By the end of the course each student will be a stronger applicant for research opportunities, internships, national awards and fellowships, graduate school, post-graduate service programs, and employment.  Throughout the course students will use the Think. Act. Lead. model of thoughtful and intentional self-assessment and reflection through journaling, written assignments, and group discussion, to identify and articulate their academic, professional, and personal interests, strengths and goals.  A specific emphasis will be placed on the development of written and oral communication skills through a series of thoughtful and self-reflective activities that will yield constructive criticism from peers and faculty.

    Prerequisite(s): Sophomore or Junior standing, cumulative GPA of 3.00 or higher, and permission of instructor
    This course is graded Pass/Fail.
  
  •  

    APL 310 - G.R.A.S.P.: Preparing for Your Journey

    One Credit
    Fall Semesters

    This course is designed to assist students in preparing for their study abroad experience, enabling them to gain a deeper perspective on their expectations of and motivations for studying abroad. The course will facilitate enhanced cultural awareness of self and other, promoting an immersive and transformative overseas experience.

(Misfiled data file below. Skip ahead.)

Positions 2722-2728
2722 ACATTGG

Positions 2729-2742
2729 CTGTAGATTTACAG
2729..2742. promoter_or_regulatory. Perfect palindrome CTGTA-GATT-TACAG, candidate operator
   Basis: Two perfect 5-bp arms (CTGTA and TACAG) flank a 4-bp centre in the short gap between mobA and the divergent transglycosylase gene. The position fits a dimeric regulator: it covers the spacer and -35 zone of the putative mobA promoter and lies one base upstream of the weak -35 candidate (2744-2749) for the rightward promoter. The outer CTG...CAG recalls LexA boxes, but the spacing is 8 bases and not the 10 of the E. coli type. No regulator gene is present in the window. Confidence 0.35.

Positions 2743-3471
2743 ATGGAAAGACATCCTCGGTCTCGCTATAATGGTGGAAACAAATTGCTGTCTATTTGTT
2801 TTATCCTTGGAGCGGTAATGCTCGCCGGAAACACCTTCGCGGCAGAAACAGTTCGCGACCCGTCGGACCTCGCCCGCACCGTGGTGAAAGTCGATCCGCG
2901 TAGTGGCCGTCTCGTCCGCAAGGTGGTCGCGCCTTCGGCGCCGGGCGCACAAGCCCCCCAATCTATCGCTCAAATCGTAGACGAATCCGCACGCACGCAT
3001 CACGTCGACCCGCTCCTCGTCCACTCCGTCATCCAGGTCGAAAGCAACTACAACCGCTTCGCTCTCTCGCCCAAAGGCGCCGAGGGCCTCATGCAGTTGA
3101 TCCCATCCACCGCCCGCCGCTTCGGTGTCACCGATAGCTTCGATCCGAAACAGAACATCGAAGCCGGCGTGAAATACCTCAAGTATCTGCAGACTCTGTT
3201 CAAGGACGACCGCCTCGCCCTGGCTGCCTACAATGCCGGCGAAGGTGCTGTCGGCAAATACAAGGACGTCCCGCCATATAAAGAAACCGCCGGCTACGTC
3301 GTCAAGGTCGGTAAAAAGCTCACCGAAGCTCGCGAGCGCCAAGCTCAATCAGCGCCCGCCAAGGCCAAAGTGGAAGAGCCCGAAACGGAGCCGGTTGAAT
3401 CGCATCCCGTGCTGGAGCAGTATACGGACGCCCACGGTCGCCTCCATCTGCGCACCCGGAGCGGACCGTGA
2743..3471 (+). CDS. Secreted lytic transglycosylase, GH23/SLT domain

Prerequisite(s): Permission of Assistant Director of International Programs.
  
  •  

    APL 311 - G.R.A.S.P.: Reflections from Abroad

    One Credit
    Fall Semesters

    This course is designed to maximize cultural learning, self-reflection, and immersion in the host community while participating in a study abroad program. Conceptually, it builds upon APL310, promoting a deeper understanding of the cultural self and a richer appreciation for a diverse global community.